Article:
Being Patient-Centric: Defining, Measuring, and Living It

By Mandi Bishop

The new medical economy is being driven by patients as consumers and the demands of value-based care to demonstrate and measure the patient experience. An understanding of how to practice patient-centered medicine is going to be integral to success.

At the start, we first must define patient-centricity. Most healthcare stakeholders tend to think about it in terms of care coordination, contact terms, and how they’re going to serve the patients in ways that align to the appropriate contract arrangement.

Defining patient-centricity it is one thing; measuring it is another. I have observed that how a practice defines and measures patient-centricity varies depending on how it is reimbursed: if it is part of an ACO, its tier within a patient-centered medical home model, or if it is working under a more traditional pay-for-performance program. For example, practices using a P4P model might focus on hospital admittance data, provider use of technology, and completion of medical record-sharing. While patient portals and meaningful use Stage 2 measures are common tools to monitor patient-centricity metrics across the board, there are limits to each of these systems.

What’s the problem with all these measures and tools? They are inherently provider- and payer-centric, not patient-centric.

This is a big concept. Let’s unpack it.

We know that 95% of what influences health is what happens outside of the healthcare setting. Being able to address needs at the patient-as-a-person level and recognizing these outside influences is what Harvard defines as “patient-centric medicine.” But how is a physician to address value systems, support systems, and physical comfort within the span of a seven-minute average office visit? How and where do you capture these data points in a way that is actionable?

The information and technology built for a provider-centric system are getting in the way of well-intentioned patient-centric initiatives. Consider:

  • We let patients assign preferences for how we communicate with them, but would that communication improve if we knew more about reading levels, the community, personal support structures, and belief systems?
  • How much do these variables influence a patient’s ability to manage their care and effectively drive value in the healthcare system?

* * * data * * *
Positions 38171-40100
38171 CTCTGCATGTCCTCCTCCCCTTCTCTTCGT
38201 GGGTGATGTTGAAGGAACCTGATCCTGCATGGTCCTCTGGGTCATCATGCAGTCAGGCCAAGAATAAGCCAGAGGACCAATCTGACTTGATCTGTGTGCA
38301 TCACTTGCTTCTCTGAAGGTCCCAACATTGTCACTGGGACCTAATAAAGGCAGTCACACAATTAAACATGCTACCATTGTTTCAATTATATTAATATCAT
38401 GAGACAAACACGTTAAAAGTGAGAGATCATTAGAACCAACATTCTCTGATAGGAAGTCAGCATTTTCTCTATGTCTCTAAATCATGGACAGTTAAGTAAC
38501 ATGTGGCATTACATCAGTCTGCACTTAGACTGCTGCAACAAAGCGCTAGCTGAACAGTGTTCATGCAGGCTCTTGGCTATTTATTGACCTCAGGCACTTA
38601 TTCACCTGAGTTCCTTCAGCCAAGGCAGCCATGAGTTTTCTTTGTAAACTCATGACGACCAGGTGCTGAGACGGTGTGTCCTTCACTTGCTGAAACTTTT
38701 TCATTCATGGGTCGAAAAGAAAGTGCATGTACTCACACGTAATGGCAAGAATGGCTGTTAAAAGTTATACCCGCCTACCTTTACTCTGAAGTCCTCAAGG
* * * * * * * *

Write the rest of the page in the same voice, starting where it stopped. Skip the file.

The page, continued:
• How much does, or should, the caregiver influence patients?
  • Studies show that even hospital systems that have met the 20% initial meaningful use measure are not seeing continued usage. Patients who logged into a patient portal to initially view a medical record, perhaps because they were incentivized to do so, have not consistently continued to use them.
  • Most portals failed to support the three key features of a patient portal in a way that was intertwined or interoperable across providers: appointment management, bill payment, and the ability to view records.

So how do we bridge these gaps? The key lies in these core strategies:

  • Improving the exchange of health information among all participants in a patient’s care.
  • Understanding the factors that influence patient satisfaction, even though they may seem outside our control.

Two Ways to Capture Non-Standard Data

  1. Use of a scribe to speed up documentation and allow more meaningful connections with your patients, increasing trust and driving improved outcomes.
  2. Incorporate insights and personal stories into EHR free text fields to ensure these notes become a part of the patient record that you can then share to improve overall care.

“The lack of health information exchange is frustrating as a provider, expensive to the system, and expensive to the patient in terms of cost as well as potential health harm.”